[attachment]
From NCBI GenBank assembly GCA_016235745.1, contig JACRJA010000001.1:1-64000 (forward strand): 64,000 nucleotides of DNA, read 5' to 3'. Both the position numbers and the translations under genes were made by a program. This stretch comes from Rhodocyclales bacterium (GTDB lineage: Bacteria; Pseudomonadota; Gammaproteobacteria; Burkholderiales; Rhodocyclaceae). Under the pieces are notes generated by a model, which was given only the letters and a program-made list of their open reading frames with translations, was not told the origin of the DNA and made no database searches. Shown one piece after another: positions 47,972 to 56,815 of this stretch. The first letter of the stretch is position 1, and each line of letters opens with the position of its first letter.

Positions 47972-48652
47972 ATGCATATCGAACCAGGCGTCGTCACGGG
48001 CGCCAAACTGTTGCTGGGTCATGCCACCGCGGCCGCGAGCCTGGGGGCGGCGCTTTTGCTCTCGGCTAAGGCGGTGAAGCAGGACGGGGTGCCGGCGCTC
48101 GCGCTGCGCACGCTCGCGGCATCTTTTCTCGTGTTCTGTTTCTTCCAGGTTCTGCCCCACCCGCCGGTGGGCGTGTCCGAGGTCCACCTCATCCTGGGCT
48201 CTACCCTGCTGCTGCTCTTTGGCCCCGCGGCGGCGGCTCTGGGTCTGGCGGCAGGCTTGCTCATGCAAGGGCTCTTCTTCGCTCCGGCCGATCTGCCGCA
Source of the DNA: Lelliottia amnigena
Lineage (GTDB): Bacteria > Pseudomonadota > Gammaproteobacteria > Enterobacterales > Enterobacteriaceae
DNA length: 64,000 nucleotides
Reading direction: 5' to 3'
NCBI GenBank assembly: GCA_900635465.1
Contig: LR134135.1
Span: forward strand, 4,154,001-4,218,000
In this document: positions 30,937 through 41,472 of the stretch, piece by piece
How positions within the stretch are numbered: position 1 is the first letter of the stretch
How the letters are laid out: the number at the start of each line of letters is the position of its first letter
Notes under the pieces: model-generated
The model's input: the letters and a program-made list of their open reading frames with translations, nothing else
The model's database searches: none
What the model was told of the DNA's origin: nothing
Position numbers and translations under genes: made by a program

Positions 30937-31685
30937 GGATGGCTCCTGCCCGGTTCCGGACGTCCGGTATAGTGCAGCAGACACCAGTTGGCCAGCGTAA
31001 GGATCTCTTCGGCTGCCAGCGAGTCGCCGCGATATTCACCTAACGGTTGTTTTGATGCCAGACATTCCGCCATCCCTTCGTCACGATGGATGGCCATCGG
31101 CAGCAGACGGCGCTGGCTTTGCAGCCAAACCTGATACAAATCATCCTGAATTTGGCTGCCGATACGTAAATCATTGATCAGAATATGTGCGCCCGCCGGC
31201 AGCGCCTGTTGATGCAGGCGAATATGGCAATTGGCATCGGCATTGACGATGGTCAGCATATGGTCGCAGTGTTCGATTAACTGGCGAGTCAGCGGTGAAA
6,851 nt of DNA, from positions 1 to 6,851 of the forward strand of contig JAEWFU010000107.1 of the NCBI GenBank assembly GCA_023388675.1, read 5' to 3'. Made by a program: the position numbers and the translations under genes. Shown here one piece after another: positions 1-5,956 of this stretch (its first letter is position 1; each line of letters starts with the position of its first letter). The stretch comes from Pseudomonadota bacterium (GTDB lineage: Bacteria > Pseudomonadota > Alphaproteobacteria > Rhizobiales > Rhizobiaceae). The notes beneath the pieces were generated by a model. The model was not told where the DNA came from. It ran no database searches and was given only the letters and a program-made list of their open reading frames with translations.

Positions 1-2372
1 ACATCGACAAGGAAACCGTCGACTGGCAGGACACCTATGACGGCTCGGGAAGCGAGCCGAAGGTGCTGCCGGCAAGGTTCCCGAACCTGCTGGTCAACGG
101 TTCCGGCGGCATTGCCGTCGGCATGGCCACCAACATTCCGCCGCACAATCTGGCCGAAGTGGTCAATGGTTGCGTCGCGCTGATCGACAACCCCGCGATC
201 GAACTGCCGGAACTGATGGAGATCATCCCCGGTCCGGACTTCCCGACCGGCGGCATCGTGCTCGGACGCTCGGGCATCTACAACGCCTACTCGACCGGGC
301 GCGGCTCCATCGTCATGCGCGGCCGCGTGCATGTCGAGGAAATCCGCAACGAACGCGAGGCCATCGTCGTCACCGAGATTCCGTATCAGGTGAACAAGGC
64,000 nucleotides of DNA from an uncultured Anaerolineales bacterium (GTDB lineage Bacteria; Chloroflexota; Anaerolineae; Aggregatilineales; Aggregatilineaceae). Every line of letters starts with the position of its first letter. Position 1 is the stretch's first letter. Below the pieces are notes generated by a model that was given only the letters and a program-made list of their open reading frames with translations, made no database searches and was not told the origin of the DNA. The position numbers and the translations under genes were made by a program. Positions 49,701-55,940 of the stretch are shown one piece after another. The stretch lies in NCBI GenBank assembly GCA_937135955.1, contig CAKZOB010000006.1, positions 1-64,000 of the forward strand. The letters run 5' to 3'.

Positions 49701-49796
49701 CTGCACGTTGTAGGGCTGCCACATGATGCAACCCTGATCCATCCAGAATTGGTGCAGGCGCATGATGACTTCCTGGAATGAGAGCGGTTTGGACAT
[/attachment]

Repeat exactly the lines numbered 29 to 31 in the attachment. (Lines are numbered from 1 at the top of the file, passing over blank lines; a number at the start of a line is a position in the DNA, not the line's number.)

1 ACATCGACAAGGAAACCGTCGACTGGCAGGACACCTATGACGGCTCGGGAAGCGAGCCGAAGGTGCTGCCGGCAAGGTTCCCGAACCTGCTGGTCAACGG
101 TTCCGGCGGCATTGCCGTCGGCATGGCCACCAACATTCCGCCGCACAATCTGGCCGAAGTGGTCAATGGTTGCGTCGCGCTGATCGACAACCCCGCGATC
201 GAACTGCCGGAACTGATGGAGATCATCCCCGGTCCGGACTTCCCGACCGGCGGCATCGTGCTCGGACGCTCGGGCATCTACAACGCCTACTCGACCGGGC